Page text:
Software Purchased in Wisconsin Ruled Exempt as Custom Software

The Wisconsin Supreme Court ruled that an application software system purchased by a taxpayer fit the requirements to qualify as custom software and, therefore, was exempt from sales and use tax. The basic modules purchased contained a business and accounting system that had to be customized to fit their specific operations. Under audit, the Wisconsin Department of Revenue declared that the software sold by SAP was noncustom and subject to Wisconsin’s sales tax. The taxpayer petitioned and the Commission ruled in their favor. The Commission concluded that the system was a custom program because of the significant investment in presale consultation and analysis, testing, training, enhancement, and maintenance support, and because it was not a prewritten program. The distinction between the custom and prewritten programs hinges on the amount of effort necessary to get the software operational for the particular customer’s needs. The Wisconsin Supreme Court found that the Commission’s overall conclusions regarding the several circumstances that determine whether a program is a custom program were reasonable. (Wisconsin Department of Revenue v. Menasha Corp., Wisconsin Supreme Court, No. 2004AP3239, July 11, 2008)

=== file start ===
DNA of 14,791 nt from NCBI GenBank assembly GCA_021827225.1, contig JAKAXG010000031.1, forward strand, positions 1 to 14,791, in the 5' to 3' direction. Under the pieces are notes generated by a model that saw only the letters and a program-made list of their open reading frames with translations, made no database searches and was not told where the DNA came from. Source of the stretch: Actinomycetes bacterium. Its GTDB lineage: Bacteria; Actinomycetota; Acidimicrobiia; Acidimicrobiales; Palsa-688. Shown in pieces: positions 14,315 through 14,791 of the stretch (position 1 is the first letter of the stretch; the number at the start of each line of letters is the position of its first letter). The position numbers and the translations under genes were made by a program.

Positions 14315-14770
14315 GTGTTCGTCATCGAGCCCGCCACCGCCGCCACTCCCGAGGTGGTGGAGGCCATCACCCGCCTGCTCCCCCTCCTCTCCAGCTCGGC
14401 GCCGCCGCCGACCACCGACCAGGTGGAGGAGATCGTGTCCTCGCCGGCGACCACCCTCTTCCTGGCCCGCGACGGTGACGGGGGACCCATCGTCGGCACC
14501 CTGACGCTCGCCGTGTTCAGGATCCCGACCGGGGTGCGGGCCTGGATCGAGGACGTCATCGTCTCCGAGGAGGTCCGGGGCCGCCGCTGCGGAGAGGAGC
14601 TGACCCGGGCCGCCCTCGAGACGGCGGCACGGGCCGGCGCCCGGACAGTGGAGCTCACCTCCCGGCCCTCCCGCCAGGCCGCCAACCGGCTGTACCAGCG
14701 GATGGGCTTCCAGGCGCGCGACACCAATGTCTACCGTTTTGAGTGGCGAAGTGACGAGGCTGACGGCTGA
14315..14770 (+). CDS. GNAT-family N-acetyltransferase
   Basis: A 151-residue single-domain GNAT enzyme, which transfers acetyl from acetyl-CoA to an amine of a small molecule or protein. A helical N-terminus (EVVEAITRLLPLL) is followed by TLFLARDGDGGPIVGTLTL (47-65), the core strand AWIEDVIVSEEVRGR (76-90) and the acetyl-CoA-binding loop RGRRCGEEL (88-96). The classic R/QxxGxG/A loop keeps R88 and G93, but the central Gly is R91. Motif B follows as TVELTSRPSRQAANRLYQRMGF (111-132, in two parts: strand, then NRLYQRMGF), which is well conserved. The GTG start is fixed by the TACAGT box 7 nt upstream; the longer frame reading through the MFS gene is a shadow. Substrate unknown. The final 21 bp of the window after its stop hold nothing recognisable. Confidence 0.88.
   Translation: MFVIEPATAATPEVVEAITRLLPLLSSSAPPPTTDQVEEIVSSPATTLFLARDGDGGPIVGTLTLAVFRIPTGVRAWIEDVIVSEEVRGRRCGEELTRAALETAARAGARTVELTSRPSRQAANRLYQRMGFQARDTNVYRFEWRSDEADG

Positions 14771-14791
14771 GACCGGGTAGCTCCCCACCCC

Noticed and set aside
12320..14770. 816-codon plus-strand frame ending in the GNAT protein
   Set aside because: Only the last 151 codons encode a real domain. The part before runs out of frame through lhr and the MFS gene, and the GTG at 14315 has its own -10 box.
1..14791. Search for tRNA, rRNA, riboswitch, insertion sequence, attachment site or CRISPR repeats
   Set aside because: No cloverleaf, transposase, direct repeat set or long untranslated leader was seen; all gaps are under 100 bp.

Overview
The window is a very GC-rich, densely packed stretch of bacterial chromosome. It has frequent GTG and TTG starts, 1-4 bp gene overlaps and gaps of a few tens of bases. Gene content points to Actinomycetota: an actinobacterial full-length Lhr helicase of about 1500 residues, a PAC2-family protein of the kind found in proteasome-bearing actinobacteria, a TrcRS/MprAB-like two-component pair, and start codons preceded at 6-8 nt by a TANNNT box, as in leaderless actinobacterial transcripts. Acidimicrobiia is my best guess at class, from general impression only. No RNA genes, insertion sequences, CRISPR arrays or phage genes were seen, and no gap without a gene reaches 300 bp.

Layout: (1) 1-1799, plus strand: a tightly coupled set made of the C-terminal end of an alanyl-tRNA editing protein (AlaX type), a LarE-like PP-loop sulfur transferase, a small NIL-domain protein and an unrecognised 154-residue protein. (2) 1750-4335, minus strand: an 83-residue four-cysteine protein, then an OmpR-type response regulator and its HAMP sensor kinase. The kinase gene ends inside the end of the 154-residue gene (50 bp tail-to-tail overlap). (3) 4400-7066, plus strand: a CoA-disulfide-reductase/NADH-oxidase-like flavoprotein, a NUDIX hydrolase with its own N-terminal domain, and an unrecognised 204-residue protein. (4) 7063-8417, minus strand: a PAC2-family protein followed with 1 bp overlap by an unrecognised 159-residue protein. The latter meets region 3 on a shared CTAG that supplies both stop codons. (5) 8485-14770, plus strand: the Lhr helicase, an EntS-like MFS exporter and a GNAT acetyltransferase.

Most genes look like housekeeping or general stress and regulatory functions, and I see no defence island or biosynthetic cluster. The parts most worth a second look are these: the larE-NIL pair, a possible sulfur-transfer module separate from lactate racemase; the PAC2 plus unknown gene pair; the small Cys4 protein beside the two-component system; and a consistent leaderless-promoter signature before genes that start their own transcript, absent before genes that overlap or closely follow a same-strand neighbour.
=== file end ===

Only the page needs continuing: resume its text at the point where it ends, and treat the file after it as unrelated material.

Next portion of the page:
Posted on October 9, 2008